China's "6.18" online shopping festival offered us a timely opportunity to review the competitive landscape of the nation's eCommerce sector. We saw some non-trivial growth pressure for high penetration and intensified competition. On the other hand, we are more convinced that the growth of the U.S. eCommerce is accelerating even in the post-pandemic world, driven by the confluence of three powerful forces:
The penetration rate has ample room to improve By the end of Q4'20, the U.S. eCommerce penetration rate, defined by the eCommerce sales as a percentage of the total retail sales, stood at 13.6%. That's only slightly more than half of the eCommerce penetration in China and suggests a long runway for future improvement. It's worth noting that the penetration rate rose to 15.7% temporarily in Q2'20 at the peak of the pandemic.
Significant Capex investment in logistics Logistics providers such as UPS and FedEx have articulated their investment plans to improve their same-day, next-day, and weekend delivery services. This month UPS announced to increase its Capex, from $13.5 billion to $14.5 billion, from 2021 to 2023. FedEx also raised its FY'22 Capex guidance to $7.2 billion, 26% above its 2021 level. In addition to large delivery networks, many vendors are also investing heavily in new eCommerce delivery methods such as a) decentralization, shifting from "big centralized distribution hub" to "small-box warehouses," and b) warehouse automation.
Rebel alliance against Amazon Amazon's lead in the U.S. eCommerce market is hard for any single company to match. Realizing the sector's vast potential, competitors are now working together to enhance the entire eCommerce value chain to better compete with Amazon. For example, Google and Facebook have struck partnerships with payment companies (PayPal/Square) to provide consumers with convenient checkout. They have also integrated Shopify tools for merchants to launch customized online stores efficiently. In addition to large public companies, many private companies outside the Amazon ecosystem have developed innovative business models. We believe many of them stand a chance of exponential growth if they execute well. Below is a summary of some public and private eCommerce companies.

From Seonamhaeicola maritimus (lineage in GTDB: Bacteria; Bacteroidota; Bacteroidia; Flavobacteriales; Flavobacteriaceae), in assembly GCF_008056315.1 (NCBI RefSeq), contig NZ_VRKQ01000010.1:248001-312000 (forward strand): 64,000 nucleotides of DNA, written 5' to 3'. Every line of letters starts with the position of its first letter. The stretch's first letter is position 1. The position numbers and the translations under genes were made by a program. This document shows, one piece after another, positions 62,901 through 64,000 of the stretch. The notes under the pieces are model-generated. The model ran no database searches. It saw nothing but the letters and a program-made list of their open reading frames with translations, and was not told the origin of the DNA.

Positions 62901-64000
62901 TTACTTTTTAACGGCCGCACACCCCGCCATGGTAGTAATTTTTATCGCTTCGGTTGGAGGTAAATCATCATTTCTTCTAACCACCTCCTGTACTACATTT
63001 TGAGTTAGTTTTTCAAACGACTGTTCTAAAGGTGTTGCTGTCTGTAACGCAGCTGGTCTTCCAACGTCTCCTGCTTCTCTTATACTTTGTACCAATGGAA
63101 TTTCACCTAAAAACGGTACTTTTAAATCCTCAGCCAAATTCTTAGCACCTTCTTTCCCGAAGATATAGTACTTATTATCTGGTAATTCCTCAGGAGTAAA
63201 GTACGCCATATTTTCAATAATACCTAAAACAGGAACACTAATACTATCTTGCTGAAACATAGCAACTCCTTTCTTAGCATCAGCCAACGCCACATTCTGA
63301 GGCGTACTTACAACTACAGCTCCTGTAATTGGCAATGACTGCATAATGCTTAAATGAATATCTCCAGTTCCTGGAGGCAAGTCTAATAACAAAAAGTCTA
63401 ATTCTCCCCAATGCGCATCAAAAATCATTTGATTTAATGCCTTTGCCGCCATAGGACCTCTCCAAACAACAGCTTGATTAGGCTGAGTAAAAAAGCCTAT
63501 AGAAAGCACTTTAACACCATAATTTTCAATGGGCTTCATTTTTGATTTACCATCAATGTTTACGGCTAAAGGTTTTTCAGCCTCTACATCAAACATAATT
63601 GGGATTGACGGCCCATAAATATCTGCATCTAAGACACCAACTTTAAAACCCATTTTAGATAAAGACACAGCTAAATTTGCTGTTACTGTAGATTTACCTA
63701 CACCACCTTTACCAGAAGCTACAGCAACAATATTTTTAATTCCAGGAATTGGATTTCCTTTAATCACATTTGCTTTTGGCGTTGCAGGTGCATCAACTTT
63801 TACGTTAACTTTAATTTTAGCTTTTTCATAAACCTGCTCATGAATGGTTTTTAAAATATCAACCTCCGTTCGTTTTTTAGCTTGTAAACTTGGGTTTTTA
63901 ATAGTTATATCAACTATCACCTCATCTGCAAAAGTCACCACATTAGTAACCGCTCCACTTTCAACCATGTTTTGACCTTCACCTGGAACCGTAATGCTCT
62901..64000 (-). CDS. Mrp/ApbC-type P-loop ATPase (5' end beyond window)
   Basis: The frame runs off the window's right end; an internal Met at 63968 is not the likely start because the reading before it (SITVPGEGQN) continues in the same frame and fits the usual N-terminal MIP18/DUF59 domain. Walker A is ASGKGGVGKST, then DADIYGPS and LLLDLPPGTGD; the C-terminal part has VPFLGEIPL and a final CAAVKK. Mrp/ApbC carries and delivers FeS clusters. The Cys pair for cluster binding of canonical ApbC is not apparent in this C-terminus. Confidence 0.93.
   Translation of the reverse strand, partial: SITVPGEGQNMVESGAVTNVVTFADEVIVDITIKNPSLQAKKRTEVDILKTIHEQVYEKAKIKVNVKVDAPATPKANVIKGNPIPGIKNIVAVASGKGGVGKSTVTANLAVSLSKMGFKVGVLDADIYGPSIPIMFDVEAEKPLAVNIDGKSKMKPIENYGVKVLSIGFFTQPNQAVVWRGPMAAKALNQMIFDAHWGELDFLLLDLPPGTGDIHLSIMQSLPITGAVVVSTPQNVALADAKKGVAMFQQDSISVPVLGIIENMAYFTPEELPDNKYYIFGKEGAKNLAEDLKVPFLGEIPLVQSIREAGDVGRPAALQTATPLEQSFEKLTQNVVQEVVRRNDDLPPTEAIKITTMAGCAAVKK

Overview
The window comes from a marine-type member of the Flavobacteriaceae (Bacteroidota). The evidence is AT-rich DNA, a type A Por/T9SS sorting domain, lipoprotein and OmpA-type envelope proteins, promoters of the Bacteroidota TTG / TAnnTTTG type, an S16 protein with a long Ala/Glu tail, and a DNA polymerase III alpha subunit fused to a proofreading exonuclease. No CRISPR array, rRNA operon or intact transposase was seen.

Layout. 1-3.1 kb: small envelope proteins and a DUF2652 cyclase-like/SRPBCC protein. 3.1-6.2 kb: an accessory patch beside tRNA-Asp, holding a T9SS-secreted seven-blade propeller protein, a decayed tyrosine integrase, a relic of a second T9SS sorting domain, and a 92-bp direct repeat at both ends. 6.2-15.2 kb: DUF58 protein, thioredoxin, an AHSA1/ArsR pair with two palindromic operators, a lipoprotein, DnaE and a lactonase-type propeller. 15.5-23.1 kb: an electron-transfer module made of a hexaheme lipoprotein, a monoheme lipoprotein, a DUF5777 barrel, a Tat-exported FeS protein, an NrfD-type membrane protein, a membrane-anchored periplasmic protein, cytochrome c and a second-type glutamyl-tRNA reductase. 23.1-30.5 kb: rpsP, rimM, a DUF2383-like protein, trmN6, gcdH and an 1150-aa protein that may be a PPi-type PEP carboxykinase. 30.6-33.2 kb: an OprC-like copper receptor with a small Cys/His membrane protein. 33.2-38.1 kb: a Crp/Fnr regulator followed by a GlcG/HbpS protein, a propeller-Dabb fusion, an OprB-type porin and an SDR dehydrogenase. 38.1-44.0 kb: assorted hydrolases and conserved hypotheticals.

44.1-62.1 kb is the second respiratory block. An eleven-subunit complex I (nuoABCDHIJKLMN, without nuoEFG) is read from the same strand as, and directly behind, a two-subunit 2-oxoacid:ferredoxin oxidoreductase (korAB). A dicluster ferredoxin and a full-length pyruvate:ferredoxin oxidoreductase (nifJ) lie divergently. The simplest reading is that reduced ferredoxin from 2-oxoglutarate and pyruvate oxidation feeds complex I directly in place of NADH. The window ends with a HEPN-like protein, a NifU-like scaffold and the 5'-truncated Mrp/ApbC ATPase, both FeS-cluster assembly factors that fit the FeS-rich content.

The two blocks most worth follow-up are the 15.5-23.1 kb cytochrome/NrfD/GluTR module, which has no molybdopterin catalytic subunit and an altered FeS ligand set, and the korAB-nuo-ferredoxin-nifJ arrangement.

“And if anything has become clear over the past year, it’s the contribution of our industry provides to the eCommerce value chain. The U.S. domestic parcel market is expected to surpass 107 million packages a day in the calendar year 2022, with e-commerce contributing 88% of total U.S. market growth. As we look beyond the calendar year 2022, we forecast that the U.S. domestic parcel market will reach 172 million packages a day in the calendar year 2026.” -- Brie Carere, Chief Marketing Officer of FedEx
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